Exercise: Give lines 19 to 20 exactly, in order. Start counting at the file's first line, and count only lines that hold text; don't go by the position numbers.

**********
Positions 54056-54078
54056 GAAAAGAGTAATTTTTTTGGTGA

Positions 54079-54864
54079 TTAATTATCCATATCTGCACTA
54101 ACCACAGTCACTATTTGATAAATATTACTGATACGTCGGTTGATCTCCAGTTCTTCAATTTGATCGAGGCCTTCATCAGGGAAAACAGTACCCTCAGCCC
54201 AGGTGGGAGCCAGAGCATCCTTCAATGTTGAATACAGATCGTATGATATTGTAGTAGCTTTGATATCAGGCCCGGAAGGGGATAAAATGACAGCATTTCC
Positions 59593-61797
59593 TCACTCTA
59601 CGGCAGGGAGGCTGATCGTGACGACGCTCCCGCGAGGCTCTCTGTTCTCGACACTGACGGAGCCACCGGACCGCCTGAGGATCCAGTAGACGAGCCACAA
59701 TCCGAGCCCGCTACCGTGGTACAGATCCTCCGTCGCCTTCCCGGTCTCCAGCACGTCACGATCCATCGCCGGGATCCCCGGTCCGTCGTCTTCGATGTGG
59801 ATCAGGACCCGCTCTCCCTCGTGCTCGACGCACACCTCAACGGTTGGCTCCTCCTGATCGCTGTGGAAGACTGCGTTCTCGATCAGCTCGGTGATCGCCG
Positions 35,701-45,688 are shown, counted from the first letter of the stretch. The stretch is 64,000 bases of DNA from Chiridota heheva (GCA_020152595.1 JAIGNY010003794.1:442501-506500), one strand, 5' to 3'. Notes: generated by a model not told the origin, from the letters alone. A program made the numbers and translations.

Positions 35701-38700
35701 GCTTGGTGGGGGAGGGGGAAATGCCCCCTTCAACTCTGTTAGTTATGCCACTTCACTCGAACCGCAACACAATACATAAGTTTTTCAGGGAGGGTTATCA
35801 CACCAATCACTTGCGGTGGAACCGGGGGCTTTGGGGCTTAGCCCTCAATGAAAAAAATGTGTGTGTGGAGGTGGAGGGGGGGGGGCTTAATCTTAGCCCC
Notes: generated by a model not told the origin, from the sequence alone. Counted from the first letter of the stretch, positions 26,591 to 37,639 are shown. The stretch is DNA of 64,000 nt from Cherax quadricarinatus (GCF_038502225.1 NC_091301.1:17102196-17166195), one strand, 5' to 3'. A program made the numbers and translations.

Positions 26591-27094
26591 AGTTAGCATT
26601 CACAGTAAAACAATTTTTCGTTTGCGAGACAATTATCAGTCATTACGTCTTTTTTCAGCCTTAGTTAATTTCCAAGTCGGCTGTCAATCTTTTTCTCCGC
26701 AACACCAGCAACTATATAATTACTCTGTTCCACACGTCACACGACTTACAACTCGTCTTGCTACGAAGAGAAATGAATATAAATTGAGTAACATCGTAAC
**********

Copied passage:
26601 CACAGTAAAACAATTTTTCGTTTGCGAGACAATTATCAGTCATTACGTCTTTTTTCAGCCTTAGTTAATTTCCAAGTCGGCTGTCAATCTTTTTCTCCGC
26701 AACACCAGCAACTATATAATTACTCTGTTCCACACGTCACACGACTTACAACTCGTCTTGCTACGAAGAGAAATGAATATAAATTGAGTAACATCGTAAC